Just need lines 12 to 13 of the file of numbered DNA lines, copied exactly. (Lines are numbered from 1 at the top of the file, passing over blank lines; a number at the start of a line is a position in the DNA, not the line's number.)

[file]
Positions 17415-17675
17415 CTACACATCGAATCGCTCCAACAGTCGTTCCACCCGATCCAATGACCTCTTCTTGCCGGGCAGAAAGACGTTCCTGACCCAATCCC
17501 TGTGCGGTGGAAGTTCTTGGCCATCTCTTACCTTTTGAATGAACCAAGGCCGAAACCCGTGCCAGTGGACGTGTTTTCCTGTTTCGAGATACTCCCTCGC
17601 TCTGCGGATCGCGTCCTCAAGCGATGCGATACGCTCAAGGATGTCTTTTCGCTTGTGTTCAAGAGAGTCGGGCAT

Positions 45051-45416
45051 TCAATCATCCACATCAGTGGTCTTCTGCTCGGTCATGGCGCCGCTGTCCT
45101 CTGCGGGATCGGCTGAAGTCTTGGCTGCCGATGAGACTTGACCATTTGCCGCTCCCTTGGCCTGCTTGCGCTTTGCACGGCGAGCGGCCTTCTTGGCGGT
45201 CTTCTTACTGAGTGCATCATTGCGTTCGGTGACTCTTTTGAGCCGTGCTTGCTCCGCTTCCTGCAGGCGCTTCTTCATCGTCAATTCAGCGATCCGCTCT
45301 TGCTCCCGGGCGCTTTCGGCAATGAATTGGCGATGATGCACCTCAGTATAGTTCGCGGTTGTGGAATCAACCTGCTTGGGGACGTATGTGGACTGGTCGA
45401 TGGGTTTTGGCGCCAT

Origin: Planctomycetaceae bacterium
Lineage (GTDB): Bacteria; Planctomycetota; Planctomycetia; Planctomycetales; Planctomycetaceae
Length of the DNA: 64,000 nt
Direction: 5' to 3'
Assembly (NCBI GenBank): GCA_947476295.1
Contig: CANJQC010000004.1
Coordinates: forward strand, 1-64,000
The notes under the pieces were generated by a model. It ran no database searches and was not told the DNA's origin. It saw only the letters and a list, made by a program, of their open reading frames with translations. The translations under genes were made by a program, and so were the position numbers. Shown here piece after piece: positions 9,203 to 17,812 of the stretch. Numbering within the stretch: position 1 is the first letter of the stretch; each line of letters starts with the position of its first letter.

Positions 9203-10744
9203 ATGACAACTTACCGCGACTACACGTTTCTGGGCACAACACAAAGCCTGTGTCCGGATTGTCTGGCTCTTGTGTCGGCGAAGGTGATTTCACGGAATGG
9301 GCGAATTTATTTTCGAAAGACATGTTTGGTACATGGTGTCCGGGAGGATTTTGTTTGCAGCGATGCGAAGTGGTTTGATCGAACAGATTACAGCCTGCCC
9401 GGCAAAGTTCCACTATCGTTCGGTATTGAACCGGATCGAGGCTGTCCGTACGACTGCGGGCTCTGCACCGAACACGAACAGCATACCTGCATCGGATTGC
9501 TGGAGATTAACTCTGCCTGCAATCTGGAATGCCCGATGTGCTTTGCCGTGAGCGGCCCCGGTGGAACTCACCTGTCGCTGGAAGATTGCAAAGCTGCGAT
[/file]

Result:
Lineage (GTDB): Bacteria; Planctomycetota; Planctomycetia; Planctomycetales; Planctomycetaceae
Length of the DNA: 64,000 nt